Milk allergy is ironically most common in children, the part of the population that consumes and seems to need most of the milk produced. You would think that babies would have a natural affinity to milk as this is what they predominantly live on for the first few months and years of their lives. In fact studies have shown that about 2 to 5 percent of infants become allergic to milk.

So does that mean that mothers are forced to continue breast feeding their children until they are ready to graduate to solid foods? As much as new mothers these days are breast feeding less with new products such as baby bottles and powder milk, it could help in this instance. Apart from the bonding aspect of breast feeding, it could also help in averting the possibility of your infant developing a milk allergy. It is found out from the studies that breast fed children are less prone to developing an allergy to milk compared to those who are not.

Although milk allergy is more common in children than in adults, this allergic reaction can affect people at any age. However, because newborn children depend solely on milk for their food intake, such a reaction can be a little more daunting. They will inevitably be deprived of the nutrients found in milk that are so important in their early development.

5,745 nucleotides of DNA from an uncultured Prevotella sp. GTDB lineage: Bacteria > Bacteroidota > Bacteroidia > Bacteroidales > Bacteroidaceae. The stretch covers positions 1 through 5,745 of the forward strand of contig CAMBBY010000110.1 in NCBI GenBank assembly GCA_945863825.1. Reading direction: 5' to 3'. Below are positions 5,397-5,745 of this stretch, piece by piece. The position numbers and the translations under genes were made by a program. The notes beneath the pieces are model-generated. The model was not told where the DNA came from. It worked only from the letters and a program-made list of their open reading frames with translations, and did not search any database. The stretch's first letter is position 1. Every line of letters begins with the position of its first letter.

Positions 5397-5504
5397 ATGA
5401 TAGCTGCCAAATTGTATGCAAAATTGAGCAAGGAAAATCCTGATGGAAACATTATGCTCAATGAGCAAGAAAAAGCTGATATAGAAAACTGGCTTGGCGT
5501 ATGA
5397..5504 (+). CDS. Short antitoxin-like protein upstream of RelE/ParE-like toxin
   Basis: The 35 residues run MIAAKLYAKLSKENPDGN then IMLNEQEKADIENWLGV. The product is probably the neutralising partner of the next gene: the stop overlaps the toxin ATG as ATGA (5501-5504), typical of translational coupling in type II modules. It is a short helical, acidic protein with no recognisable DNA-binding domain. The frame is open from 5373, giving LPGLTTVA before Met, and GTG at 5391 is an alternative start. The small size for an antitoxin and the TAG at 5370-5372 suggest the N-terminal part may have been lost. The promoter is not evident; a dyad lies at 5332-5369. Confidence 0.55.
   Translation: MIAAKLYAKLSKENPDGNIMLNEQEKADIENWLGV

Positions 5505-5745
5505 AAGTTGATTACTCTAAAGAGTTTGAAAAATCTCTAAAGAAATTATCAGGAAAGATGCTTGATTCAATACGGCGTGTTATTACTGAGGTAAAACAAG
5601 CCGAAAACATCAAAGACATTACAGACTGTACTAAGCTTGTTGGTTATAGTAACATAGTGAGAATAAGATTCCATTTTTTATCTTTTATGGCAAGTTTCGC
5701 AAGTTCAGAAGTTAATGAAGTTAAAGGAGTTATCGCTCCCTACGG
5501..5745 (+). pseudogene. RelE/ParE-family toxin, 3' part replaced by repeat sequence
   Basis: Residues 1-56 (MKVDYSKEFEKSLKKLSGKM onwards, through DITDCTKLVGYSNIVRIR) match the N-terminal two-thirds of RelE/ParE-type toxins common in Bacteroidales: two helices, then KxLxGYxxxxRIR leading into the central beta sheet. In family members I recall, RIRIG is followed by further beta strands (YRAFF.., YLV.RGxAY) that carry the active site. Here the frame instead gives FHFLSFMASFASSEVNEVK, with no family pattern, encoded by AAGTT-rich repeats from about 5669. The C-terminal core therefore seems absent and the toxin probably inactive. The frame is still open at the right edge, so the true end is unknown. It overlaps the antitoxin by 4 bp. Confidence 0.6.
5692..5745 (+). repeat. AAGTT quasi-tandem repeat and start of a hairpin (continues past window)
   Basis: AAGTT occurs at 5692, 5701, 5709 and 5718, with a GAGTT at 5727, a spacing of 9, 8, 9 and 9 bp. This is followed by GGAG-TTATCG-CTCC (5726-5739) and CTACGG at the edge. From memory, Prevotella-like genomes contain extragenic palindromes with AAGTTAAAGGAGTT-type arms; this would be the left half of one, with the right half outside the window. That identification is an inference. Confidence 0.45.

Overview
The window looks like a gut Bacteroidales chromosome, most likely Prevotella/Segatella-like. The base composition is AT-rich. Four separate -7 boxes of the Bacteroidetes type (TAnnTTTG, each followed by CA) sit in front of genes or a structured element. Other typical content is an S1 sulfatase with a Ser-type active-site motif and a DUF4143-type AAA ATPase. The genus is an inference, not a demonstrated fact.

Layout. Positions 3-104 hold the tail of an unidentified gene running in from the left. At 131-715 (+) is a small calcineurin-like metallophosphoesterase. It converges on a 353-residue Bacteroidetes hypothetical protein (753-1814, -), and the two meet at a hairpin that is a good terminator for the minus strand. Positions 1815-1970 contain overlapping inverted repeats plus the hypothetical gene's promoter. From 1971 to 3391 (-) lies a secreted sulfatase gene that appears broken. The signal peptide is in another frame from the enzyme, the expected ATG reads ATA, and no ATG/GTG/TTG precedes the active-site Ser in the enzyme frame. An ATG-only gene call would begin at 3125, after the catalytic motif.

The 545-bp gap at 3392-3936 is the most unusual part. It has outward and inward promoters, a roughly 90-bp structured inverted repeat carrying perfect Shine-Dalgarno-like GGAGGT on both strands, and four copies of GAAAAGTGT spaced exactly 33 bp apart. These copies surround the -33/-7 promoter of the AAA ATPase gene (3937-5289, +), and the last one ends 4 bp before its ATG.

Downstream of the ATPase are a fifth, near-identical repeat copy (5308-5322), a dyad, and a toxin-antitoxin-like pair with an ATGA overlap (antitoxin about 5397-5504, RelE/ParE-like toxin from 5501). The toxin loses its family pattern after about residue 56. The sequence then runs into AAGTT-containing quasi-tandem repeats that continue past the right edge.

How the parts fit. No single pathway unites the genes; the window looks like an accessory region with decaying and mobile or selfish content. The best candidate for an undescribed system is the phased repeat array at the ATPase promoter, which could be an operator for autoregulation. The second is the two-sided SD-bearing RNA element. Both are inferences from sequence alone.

On the other hand, if a child is allergic to milk and a mother continually feeds them with cow, goat or sheep milk, this could have grave effects in their development process. Despite the many nutrients found in milk, if a mother sees any reactions in the child that they suspect are manifestations of a milk allergy, they should stop feeding the child milk or dairy products immediately. Adults should also heed this advice and stop taking anything containing milk as soon as they suspect they may be allergic to milk or dairy products.

It seems rather unnatural for infants to be allergic to milk and even unfair as this their primary source of food. However, it is not a common condition and most children who have a milk allergy will most probably grow out of it by the age of 2 or 3 years old.

Although mothers should be cautious when feeding a child and it reacts negatively to certain foods they should not immediately panic and assume it is fatal. They should not become unnecessarily anxious and obsessively watch the infant for illness or allergic reactions. Experts say that fatalities in children due to food allergies are very rare.

In the UK, a study by the Newcastle General Hospital pointed out that although 5% of children have some allergy, chances of them dying from that allergy are 1 in 800,000 in a year. They had had eight deaths in 10 years from infant allergic reactions. The main concern of medical bodies is information especially in schools on how to handle children with all types of food allergies not just milk allergy.